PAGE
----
Organizational Culture and Its Importance

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There is no single definition for organizational culture. The topic has been studied from a variety of perspectives ranging from disciplines such as anthropology and sociology, to the applied disciplines of organizational behaviour, management science, and organizational communication. Some of the definitions are listed below: A set of common understandings around which action is organized; finding expression in language whose nuances are peculiar to the group (Becker and Geer 1960). A set of understandings or meanings shared by a group of people that are largely tacit among members and are clearly relevant and distinctive to the particular group which are also passed on to new members (Louis 1980). A system of knowledge, of standards for…show more content…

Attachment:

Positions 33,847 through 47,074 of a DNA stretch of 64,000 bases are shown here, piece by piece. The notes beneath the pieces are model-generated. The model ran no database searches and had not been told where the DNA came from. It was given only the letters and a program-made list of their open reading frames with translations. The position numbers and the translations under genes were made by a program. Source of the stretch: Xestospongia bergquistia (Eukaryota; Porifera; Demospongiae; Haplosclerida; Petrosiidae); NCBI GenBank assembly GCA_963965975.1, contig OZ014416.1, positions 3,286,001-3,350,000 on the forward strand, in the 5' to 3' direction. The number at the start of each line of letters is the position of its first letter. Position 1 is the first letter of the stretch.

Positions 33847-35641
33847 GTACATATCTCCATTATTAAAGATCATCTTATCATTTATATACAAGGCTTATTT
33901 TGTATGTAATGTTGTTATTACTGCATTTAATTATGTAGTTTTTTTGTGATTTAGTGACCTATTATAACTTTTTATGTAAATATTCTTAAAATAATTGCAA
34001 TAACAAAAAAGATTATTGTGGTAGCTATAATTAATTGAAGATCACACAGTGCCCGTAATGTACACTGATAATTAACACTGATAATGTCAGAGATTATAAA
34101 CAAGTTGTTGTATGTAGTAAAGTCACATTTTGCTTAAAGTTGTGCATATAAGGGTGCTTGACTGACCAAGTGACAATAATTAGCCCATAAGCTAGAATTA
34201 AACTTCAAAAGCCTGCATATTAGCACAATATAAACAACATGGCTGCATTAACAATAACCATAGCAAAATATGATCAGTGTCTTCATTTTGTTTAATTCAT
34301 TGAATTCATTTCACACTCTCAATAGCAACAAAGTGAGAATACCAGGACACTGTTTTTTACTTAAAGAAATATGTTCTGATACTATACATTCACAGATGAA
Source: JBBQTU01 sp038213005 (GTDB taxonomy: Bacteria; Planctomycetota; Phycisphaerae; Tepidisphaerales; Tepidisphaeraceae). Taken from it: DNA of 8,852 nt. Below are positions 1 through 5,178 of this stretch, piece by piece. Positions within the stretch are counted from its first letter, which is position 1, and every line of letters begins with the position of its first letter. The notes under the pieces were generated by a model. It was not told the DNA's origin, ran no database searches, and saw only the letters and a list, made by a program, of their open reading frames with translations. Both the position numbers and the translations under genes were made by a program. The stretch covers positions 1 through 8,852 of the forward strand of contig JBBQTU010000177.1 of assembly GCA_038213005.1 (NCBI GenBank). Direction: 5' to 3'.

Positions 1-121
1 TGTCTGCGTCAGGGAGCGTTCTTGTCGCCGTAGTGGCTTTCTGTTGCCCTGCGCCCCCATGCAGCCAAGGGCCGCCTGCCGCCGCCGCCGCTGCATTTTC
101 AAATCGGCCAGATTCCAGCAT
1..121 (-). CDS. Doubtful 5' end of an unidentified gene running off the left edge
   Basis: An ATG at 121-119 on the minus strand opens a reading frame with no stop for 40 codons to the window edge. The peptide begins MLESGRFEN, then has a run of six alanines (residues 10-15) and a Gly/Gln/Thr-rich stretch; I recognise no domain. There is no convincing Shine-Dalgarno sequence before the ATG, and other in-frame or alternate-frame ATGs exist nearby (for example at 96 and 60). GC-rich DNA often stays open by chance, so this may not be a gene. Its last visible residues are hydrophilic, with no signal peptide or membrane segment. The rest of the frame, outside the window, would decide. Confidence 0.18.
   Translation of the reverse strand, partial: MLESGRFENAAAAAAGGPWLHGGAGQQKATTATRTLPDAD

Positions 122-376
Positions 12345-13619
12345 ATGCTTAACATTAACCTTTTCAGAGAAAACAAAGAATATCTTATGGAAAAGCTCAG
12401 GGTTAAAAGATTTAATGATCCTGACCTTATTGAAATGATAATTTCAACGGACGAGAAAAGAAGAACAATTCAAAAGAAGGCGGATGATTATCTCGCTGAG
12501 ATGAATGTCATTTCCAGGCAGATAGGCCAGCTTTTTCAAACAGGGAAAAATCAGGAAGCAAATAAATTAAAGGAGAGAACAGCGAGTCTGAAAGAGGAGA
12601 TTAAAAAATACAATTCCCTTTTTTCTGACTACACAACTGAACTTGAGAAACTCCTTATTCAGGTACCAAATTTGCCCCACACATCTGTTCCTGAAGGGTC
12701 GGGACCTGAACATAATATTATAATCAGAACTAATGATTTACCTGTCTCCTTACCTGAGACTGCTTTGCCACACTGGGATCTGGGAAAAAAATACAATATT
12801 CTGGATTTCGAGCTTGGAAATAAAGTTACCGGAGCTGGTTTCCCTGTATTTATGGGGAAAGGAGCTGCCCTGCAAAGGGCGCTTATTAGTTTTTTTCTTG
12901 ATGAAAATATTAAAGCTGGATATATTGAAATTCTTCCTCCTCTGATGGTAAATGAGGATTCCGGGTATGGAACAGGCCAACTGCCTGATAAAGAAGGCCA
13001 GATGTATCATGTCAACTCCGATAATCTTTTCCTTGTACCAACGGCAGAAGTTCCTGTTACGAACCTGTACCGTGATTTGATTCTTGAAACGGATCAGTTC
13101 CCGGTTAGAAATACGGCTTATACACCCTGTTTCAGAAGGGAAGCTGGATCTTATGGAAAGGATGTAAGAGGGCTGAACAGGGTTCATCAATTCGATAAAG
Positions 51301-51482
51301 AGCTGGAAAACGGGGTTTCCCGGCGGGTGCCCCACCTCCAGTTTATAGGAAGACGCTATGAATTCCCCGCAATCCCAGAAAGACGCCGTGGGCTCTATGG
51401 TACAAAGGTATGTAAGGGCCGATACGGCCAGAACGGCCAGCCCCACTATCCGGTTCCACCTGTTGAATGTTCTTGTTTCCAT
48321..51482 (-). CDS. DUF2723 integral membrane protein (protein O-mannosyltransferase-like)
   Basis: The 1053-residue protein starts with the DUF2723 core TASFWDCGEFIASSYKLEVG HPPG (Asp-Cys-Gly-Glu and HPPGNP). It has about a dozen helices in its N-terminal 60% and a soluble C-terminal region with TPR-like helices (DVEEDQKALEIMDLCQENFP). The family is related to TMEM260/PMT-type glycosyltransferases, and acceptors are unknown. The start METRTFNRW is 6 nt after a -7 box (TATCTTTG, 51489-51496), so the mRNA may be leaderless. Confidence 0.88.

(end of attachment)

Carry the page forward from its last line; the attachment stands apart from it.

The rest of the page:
The explicit social products produced by subcultures within organizations can be widely diverse and even result in countercultures. Countercultures can have both productive and unproductive outcomes. Perhaps the key to a counterculture's success (i.e., the promulgation of its ideology, values and norms) is the group's ability to demonstrate how its idiosyncrasies are consonant with the core ideologies, values and norms of the dominant culture. THE SYMBIOSIS BETWEEN THE ORGANIZATION'S OVERALL CULTURE AND ITS SUBCULTURES Some people may debate which comes first in an organization: the organizational culture or the organization's subcultures. The question that is relevant to the definition of Organizational Culture is how do the ideologies, values, and norms of subcultures compliment the organizational culture advocated by leadership? Explaining this relationship requires an understanding that cultures provide members with a reliable means to interpret a highly ambiguous environment. It is the leader's responsibility to specify the features of the environment that are relevant to the organization and then provide the supporting assumptions and rationale for its operating strategies. The leader's cultural messages should address ambiguities that are beyond the scope of any organizational subculture to explain to employees. Leaders should recognize that their cultural messages should specifically address cultural
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